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Kabuli chana price set to rise, could cost Rs 130/kg ahead of festive season as states unlock

The prices of pulses have witnessed sustained inflation this year, hovering above Rs 100/kg in the retail market.

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New Delhi: The price of Kabuli chana (white chickpea) is likely to increase by over 40 per cent to Rs 130/kg ahead of the festive season due to a dip in production even as demand is set to rise.

The scarcity in Kabuli chana supply has been further aggravated by restrictions on imports due to customs duty of 40 per cent. The government imposes and relaxes restrictions on imports of pulses from time to time, depending on the demand and production in the country, and to protect the interest of farmers.

The increase in the price of Kabuli chana, a major ingredient in several popular north Indian dishes, comes amid a rise in prices of other major pulses across the country.

ThePrint had earlier reported that prices of pulses have witnessed sustained inflation this year, hovering above Rs 100/kg in the retail market as retail inflation in the country crossed 6 per cent.

HoReCa sector consumption of Kabuli chana

Experts say that even with a dip in production, the price of Kabuli chana has remained stable till now due to a fall in consumption during lockdowns. However, as states lift Covid-related restrictions, both demand and price are set to increase with a surge in HoReCa (Hotels, Restaurants and Catering) business, along with a slight uptick in home-based consumption.

The HoReCa sector is the primary consumer of Kabuli chana.

Navneet Chhabra, founder of Global Garbanzo, an Indore-based company trading in Kabuli chana, told ThePrint: “This year Kabuli chana retail prices touched Rs 103-104/kg in April, now it is Rs 90-92/kg. The increased prices are likely to remain due to crop shortage leading to price hikes whenever there’s a surge in demand. Its correct price is around Rs 80-90/kg but even in Indore, a major hub for its production, it’s being sold in retail at Rs 120-130/kg when the wholesale prices are at Rs 80/kg. We are already short of production by 40 per cent which has increased prices by 40 per cent.”

He added “The HoReCa (sector) is still opening up slowly with the starting of celebrations like weddings, engagement, seminars and other functions. With increasing demand, wholesale prices will go up from the current Rs 80/kg to Rs 90-100/kg in peak months of August-September subject to total unlock.”

He also said that the retail consumption for chickpea will stagnate as the price increases, and therefore, the price of the pulse will be around Rs 120-130/kg maximum.

According to experts, Kabuli chana has witnessed a severe plunge in production over the last three years — from 8.75 lakh metric tonnes (LMT) in 2018-19 to 3.73 LMT in 2020-21 and an estimated 2.5 LMT in 2021-22. Similarly, carry-over stock from previous years has also dropped from 2.04 LMT in 2020-21 to 96,000 MT in 2021-22.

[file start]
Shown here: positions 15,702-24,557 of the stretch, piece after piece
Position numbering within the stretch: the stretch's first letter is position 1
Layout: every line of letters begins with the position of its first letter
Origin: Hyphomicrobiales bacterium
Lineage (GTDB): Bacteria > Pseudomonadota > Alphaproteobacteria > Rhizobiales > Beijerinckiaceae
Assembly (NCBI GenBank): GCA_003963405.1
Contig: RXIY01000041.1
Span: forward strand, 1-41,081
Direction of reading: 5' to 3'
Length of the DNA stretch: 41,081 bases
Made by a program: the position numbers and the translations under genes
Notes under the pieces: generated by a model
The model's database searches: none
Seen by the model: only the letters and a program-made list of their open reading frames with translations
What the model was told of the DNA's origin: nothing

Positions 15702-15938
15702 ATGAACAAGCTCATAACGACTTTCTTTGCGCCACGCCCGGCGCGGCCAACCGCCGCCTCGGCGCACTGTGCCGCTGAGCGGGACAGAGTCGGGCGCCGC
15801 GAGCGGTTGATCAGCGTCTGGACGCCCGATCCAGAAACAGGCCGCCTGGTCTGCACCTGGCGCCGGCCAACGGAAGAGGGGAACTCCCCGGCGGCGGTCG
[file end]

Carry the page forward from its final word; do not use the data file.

“Due to depressed prices there’s a dip in sowing with low yields by 25-30 per cent which has resulted in less production. The prices have sustained at an increased level this year which further boost sowing. We expect production in Madhya Pradesh to increase from the current 2 LMT to 3.5-4 lakh tonnes,” Chhabra said.

Also read: Why pulses & oilseeds have got higher MSP hike than paddy, cereals this year

Global prices

Even the global prices of chickpea are not likely to come down anytime soon. Major Kabuli chana producing countries such as Canada, Russia, Mexico, Argentina, and Turkey are also witnessing a rise in prices and a drop in production.

Rahul Chauhan, an agro commodity analyst at Igrain India, told ThePrint that the Kabuli chana business is getting affected due to “very high prices both in India and abroad driven by a shortage of outstanding stock and huge fall in production”.

“As a result, Indian exports are expected to dip to 50,000 tonnes as against 1.15 lakh tonnes in the last two years. We might even import 50,000 tonnes of chickpea from countries like Canada, Argentina, and Turkey. Despite this, the balance stock will be just 36,000 tonnes, which is much less than the 2 lakh tonnes required,” he said.

He added that the global supply is likely to decline because in Canada — known for its production and export of Kabuli chana — the sown area is likely to drop drastically as farmers are getting less attractive returns.

“Due to the fall in production, there will be less outstanding stock at the end of next season shooting prices up. According to the Canadian Ministry of Agriculture, the production area has decreased from 1.21 lakh hectares last year to 86 a thousand hectares while the average yield rate is down from 1.79 tonnes/ hectare to 1.70 tonnes/hectare, bringing down total production from 2.14 lakh tonne to 1.45 lakh tonne this time,” Chauhan said.

ThePrint had earlier reported that the government has recently implemented a stock limit on pulses until 31 October aiming to control prices. This was the second major intervention by the government in the pulses sector this year. Earlier this year, it also made changes in the import policy of pulses, for the first time in three years, by shifting tur, urad, and moong from restricted to the free category.

Also read: Sesame, the super seed that got the highest MSP jump from Modi govt


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